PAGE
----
Thursday, May 2, 2013

Summer, Kids and Comics

by Kathy F.

Summer: sunny skies, ice cream, catching the latest superhero flick at the theater, swimming, outdoor fun, and the kids are out of school. As a parent, that last one inevitably brings up the question "What am I going to do with them all summer?"

Ordinarily, I am not a huge planner. I tend to be fairly flexible with the schedule. I'm sure we'll have playdates with friends, picnics at the park, trips to the library and so on. However, I also know that with all three kids at home, I need to get some ideas in motion now or I will lose my damn mind by the end of June. Cost is important as well. I'd like to have fun this summer, but not break the bank. So I am making a change and putting my thinking cap on before I hear the inevitable strains of "But I'm booooooooored."

Thinking about summer of course brought up superheroes which then lead to comics. We are going to have (many) Make Your Own Comic days. It's something they can do on their own or with friends. The age doesn't matter; they can draw or write according to their abilities. It's also helps them practice writing and story concepts, so it's educational (just don't tell them that).

First off, give them some examples. Mine really enjoy the Avatar comics, such as Avatar: The Lost Adventures. I like this one because there are several different styles; some look like the animations seen in the series, some don't. It gives the kiddos examples of different ways to present the same characters.

Several of the Lego books, such as Star Wars or Ninjago, have a graphic novel feel too.

I needed some more kids comics recommendations of course, so I was off to Twitter where thanks to S4's resident comic expert Ash and Twitter friend Matthew I soon had a great list.

There is the bear-riding cowboy Reed Gunther, the villain-fighting team from Super Dinosaur, medieval mouse adventure Mouse Guard, and of course all of the awesomeness at Archaia (they have Fraggles, a Dark Crystal prequel, a cursed pirate-girl, a boy with a jet-pack, and so much more). Check them out online, make a trip to a local comic book store, or see if your library carries them (I know mine has several). Bonus: team up with friends, let the kids read the comics together, maybe pool your resources.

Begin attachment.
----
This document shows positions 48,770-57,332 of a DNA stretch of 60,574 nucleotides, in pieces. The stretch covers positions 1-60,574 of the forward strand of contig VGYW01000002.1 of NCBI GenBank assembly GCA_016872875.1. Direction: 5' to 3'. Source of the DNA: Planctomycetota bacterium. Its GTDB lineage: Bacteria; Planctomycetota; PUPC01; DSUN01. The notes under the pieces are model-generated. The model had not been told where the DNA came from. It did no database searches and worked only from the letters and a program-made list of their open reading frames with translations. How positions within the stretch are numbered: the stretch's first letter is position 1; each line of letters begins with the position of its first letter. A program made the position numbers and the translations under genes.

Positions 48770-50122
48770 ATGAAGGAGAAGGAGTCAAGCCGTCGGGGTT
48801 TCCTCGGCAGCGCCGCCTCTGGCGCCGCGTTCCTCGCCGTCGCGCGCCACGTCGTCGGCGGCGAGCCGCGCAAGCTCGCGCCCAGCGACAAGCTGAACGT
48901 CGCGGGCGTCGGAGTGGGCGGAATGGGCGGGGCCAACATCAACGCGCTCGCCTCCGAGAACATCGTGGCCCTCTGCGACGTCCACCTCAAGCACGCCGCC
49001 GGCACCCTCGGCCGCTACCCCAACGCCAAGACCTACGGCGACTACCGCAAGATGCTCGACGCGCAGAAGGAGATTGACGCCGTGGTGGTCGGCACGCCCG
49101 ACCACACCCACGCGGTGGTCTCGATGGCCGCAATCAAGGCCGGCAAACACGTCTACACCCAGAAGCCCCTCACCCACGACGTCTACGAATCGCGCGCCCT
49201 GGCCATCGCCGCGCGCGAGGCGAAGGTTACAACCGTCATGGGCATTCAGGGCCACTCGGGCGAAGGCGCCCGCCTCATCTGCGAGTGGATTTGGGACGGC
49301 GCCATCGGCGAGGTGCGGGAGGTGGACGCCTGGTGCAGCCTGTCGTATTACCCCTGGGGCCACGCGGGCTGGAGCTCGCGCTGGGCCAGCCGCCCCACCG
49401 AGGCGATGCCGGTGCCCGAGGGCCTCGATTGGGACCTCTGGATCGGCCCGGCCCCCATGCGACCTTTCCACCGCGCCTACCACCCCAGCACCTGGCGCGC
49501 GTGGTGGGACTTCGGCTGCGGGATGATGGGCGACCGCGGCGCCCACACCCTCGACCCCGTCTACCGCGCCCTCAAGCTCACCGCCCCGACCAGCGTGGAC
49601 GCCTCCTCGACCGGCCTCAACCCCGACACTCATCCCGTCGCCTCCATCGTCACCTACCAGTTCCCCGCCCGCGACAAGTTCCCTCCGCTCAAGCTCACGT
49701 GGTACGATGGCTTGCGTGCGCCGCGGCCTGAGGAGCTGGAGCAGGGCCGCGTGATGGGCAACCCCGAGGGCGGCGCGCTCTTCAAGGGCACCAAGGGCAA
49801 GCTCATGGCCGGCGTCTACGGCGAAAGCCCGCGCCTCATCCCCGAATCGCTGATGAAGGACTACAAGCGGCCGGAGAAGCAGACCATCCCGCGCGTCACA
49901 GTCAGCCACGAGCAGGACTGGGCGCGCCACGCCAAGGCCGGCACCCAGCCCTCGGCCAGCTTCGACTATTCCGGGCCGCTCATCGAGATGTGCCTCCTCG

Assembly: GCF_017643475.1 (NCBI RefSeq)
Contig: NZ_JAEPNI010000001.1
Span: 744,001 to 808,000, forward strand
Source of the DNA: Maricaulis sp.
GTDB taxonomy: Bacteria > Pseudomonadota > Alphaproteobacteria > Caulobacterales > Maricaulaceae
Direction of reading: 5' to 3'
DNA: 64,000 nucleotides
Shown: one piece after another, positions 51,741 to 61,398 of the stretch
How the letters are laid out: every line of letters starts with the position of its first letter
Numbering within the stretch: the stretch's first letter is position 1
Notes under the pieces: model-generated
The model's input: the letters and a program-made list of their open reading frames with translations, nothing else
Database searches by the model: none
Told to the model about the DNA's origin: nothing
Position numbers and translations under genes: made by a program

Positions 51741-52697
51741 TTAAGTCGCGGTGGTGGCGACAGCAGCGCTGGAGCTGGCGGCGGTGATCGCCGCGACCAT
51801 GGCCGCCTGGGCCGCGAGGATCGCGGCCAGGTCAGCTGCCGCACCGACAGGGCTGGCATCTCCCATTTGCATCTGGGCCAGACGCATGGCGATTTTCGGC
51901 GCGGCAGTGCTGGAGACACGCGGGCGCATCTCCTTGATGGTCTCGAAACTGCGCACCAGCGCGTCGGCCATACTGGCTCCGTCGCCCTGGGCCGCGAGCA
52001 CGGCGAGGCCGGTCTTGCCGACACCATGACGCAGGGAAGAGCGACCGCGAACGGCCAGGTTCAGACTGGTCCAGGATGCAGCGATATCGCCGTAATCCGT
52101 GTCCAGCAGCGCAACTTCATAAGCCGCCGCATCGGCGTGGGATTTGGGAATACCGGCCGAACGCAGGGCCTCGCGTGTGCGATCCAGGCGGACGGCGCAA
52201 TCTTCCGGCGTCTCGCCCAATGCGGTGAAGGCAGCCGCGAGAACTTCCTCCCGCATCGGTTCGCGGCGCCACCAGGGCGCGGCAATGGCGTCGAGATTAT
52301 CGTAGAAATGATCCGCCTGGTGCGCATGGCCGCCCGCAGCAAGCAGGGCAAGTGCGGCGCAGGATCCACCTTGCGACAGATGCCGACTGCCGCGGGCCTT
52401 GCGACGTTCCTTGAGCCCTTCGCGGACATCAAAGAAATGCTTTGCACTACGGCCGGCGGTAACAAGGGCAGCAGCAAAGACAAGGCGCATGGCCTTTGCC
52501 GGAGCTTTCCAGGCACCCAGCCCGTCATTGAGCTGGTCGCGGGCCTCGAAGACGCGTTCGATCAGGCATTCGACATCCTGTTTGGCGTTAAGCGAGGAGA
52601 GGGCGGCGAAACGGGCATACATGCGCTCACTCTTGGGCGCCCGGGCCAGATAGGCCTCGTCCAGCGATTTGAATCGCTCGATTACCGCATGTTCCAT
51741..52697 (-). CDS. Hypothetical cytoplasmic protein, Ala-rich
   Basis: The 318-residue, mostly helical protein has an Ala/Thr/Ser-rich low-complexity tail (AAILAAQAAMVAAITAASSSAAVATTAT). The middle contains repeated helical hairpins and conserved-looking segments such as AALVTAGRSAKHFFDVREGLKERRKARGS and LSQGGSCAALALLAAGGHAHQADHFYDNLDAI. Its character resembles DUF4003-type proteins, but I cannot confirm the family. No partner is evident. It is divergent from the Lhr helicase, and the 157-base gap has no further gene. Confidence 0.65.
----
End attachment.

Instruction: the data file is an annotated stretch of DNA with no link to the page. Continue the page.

I know if I give my kids a piece of paper, they will fold it into four equal boxes and go from there. That's okay, but I thought it would be fun to give them some panels to get them thinking about different ways to lay out their story.

 All I did was sample a few comics and then sketch out some boxes. Baby helped, as she does (please excuse the smudges). If the kids want to use them, fine, but I'll also be encouraging them to create panels that best fit their story. This is just a way to get them outside the perfect square box and to try to boost their imagination. The girlchild saw me making these and already has some ideas.

The sky's the limit from there. Maybe they will create a new superhero. Maybe there will be a spaceship traveling the galaxy. Or maybe it will be about a little boy or girl and their siblings as they explore the yard. Have them read the comics with you, ask them questions about what will come next or why their character acts a certain way.

I can't wait to see what they come up with and how the stories grow.

I also think that Make Your Own Comic day would be a great addition to a superhero-themed week. Watch a movie together (if they are too young for Avengers, maybe try TV series like Avatar, Ben 10, The Powerpuff Girls or Samurai Jack - yes they are all on Netflix right now), dress up like a favorite character or have them create their own, then finish up with a superhero picnic at the park with some buddies. I'll have some ideas for that in a future post. Fun and can be done on just about any budget.

Here are some more panel ideas:

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